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Movie review: 'John Carter' quite enjoyable

Published: Friday, June 8 2012 3:46 p.m. MDT

Taylor Kitsch stars as the title character in "John Carter."

Frank Connor, Disney, Jasin Boland, universal

Quite a few recent theatrical features have been released on DVD and Blu-rary this week, led by a sci-fi epic that was a surprising box-office disappointment.

"John Carter" (Disney/Blu-ray + DVD, 2012, PG-13, two discs, $39.99). Utah substitutes for Mars in this imaginative realization of Edgar Rice Burroughs' 1912 serial/novel "A Princess of Mars," the first live-action film by Pixar animator Andrew Stanton. Although, with all the computer-animation on hand, maybe "live-action/animation" would be more accurate.

I found this adventure, which echoes "Spartacus" in some ways, to be quite satisfying, but then I had read the book. Still, the story of weary Civil War veteran John Carter (Taylor Kitsch) finding himself whisked to Mars, or as the natives call it, Barsoom, where he encounters four-armed warriors and falls for a gorgeous princess (Lynn Collins), is filled with eye-candy and spectacle, showing off southern Utah in gorgeous high definition..

The film actually did better at the overseas box office than domestically, but in the end it lost money because it cost so darn much to make in today's ever-ballooning movie-budget marketplace. Too bad; it means there won't be any sequels. But there's still this one to enjoy, and perhaps on home video it will find its much-deserved audience.

Extras: widescreen, Blu-ray and DVD versions, deleted scenes, audio commentary, featurettes, bloopers (also on four-disc 3D pack, $49.99, and single-disc DVD, $29.99)

"Safe House" (Universal/Blu-ray + DVD + Digital, 2012; R for violence, language; two discs, $34.98). Denzel Washington gives a riveting performance in this tough thriller, as a supposed CIA traitor on the run with a desk-jockey agent (Ryan Reynolds, who seems to be asleep). Good action sequences, although I am weary of the distorted color schemes and shaky camera movement that dominate such films these days.

Extras: widescreen; Blu-ray, DVD and digital versions; featurettes (also on single-disc DVD, $29.98)

"Journey 2 the Mysterious Island" (Warner/Blu-ray + DVD + digital, 2012, PG, two discs, $35.99). Silly fantasy comedy is a sequel of sorts to "Journey to the Center of the Earth" of a couple of years ago, this time alluding to Jules Verne's other novel, "Mysterious Island." Dwayne Johnson is top-billed but young Josh Hutcherson, repeating his role from the first film, has the lead as they battle prehistoric creatures, with Vanessa Hudgens, Luis Guzman and, of all people, Michael Caine, who adds a touch of class.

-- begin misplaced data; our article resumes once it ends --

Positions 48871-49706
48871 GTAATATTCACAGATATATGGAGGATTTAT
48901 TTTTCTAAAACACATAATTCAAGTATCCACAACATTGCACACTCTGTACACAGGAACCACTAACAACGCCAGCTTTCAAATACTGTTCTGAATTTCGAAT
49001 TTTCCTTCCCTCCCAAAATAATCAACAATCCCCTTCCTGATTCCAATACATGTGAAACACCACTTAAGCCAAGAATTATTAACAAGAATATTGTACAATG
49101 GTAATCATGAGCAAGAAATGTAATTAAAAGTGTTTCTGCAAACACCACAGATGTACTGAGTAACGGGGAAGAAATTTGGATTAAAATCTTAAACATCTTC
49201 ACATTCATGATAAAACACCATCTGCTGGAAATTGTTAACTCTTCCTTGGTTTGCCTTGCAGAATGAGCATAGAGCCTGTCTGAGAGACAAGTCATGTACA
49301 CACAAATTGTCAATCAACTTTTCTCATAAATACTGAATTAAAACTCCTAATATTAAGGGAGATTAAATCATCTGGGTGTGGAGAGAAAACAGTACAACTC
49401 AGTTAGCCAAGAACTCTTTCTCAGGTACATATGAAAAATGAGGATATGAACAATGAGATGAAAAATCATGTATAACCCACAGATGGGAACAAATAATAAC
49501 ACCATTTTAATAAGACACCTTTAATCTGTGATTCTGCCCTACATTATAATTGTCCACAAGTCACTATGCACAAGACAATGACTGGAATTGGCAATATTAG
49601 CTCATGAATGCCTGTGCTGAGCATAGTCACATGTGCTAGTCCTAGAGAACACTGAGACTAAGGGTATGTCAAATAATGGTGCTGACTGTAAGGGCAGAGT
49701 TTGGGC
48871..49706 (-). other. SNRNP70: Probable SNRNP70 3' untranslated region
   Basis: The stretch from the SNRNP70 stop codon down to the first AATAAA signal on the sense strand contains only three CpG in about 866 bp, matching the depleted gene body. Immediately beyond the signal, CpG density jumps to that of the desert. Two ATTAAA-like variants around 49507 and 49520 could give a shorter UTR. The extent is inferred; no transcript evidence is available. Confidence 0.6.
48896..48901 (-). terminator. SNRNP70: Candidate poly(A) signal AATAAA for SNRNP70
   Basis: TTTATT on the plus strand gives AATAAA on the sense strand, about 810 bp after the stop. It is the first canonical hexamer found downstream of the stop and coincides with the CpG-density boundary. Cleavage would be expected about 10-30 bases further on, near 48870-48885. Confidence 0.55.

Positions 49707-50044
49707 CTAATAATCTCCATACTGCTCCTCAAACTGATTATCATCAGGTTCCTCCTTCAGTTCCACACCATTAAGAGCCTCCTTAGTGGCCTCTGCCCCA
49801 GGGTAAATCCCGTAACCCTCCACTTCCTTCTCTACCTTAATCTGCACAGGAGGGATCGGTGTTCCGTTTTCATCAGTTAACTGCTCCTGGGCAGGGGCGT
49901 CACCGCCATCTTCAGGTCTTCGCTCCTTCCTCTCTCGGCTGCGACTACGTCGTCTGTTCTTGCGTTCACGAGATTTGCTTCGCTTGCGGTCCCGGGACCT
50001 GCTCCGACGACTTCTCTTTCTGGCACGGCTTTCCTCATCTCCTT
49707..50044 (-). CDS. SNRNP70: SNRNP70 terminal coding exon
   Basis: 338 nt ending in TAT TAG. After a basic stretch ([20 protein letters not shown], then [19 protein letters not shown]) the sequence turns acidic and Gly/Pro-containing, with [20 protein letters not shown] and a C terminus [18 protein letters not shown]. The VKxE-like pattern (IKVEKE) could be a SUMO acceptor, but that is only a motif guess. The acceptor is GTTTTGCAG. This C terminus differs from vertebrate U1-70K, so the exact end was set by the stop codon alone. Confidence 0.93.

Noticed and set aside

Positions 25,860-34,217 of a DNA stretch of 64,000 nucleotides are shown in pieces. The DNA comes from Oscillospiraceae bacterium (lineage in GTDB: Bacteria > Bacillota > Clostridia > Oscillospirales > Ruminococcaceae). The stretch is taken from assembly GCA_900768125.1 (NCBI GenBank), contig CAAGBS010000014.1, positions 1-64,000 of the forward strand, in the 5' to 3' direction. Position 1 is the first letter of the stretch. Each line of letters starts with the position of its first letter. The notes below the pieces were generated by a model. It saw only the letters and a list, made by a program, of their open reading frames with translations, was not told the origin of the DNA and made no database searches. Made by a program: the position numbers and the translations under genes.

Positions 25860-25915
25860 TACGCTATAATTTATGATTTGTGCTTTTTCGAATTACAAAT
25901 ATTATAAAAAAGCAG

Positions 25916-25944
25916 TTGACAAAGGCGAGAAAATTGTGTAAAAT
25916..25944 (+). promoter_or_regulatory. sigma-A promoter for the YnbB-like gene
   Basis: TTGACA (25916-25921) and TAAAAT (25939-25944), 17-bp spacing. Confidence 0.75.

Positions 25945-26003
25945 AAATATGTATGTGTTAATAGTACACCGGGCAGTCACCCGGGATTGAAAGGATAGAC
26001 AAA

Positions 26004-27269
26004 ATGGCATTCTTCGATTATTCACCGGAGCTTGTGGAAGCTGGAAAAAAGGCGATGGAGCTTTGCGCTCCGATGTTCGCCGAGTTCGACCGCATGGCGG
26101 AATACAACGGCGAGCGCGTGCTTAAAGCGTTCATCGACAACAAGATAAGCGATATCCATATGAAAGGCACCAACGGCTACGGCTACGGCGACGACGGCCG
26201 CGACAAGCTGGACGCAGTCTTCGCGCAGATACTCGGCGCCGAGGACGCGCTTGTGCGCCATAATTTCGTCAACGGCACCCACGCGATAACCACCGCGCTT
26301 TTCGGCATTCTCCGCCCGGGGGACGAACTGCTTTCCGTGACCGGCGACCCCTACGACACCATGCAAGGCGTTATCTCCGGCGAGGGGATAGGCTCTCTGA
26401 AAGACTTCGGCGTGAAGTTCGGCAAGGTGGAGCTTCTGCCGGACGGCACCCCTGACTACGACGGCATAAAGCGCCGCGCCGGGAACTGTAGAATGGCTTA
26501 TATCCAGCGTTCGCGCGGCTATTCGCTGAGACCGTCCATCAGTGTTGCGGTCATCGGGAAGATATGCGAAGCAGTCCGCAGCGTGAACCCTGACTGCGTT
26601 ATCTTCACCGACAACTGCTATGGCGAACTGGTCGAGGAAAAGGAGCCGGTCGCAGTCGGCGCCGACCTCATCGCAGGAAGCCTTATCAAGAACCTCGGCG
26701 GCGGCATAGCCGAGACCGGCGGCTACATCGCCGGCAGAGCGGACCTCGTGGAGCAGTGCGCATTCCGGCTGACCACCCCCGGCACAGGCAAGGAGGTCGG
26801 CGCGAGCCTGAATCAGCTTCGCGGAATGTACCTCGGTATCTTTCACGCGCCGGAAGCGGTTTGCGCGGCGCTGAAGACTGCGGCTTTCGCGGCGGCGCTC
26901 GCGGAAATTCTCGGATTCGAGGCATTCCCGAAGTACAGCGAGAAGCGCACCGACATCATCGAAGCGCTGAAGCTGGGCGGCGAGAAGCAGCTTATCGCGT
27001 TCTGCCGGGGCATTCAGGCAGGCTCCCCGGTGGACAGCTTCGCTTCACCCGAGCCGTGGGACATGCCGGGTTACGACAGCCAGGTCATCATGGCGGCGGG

Extras: widescreen; Blu-ray, DVD and digital versions; deleted scenes, featurette, bloopers (also in Blu-ray/3D combo pack, $44.95, and single-disc DVD, $28.98)

"Act of Valor" (Fox/Blu-ray + DVD + Digital, 2012, two discs, $39.99). Routine rescue-operation yarn focuses on the heroics of Navy SEALs with rough-and-tumble action scenes but wooden performances from the cast, which includes some real-life SEALs.

Extras: widescreen; Blu-ray, DVD and digital versions; deleted scenes, audio commentary, feturettes (also on single-disc DVD, $29.98)

"Hatfields & McCoys: Bad Blood" (Lionsgate, 2012, PG-13, $26.98). This theatrical film that went straight to DVD is not the Kevin Costner miniseries that ran on the History Channel last week but a poorly made, low-budget effort. This one stars Jeff Fahey and Perry King as the clan leaders whose kin shoot at each other a lot, and Christian Slater shows up as the hand-wringing governor of Kentucky.

Extras: widescreen, audio commentary, photo gallery

"Machine Gun Preacher" (Fox/Blu-ray + DVD + Digital, 2012; R for graphic violence, language, drugs, sex; three discs, $39.99). Based on a memoir, this uneasy blend of bloody action yarn and Christian motivational film has Gerard Butler giving a bravura performance as the title character, a real-life drug-addled thief who is born again and feels the call to head to Sudan and rescue children. Of course, he abandons his own family to do so. More disturbing than uplifting.

Extras: widescreen; Blu-ray, DVD and digital versions; featurettes, music video (also on single-disc DVD, $29.98)

EMAIL: hicks@desnews.com

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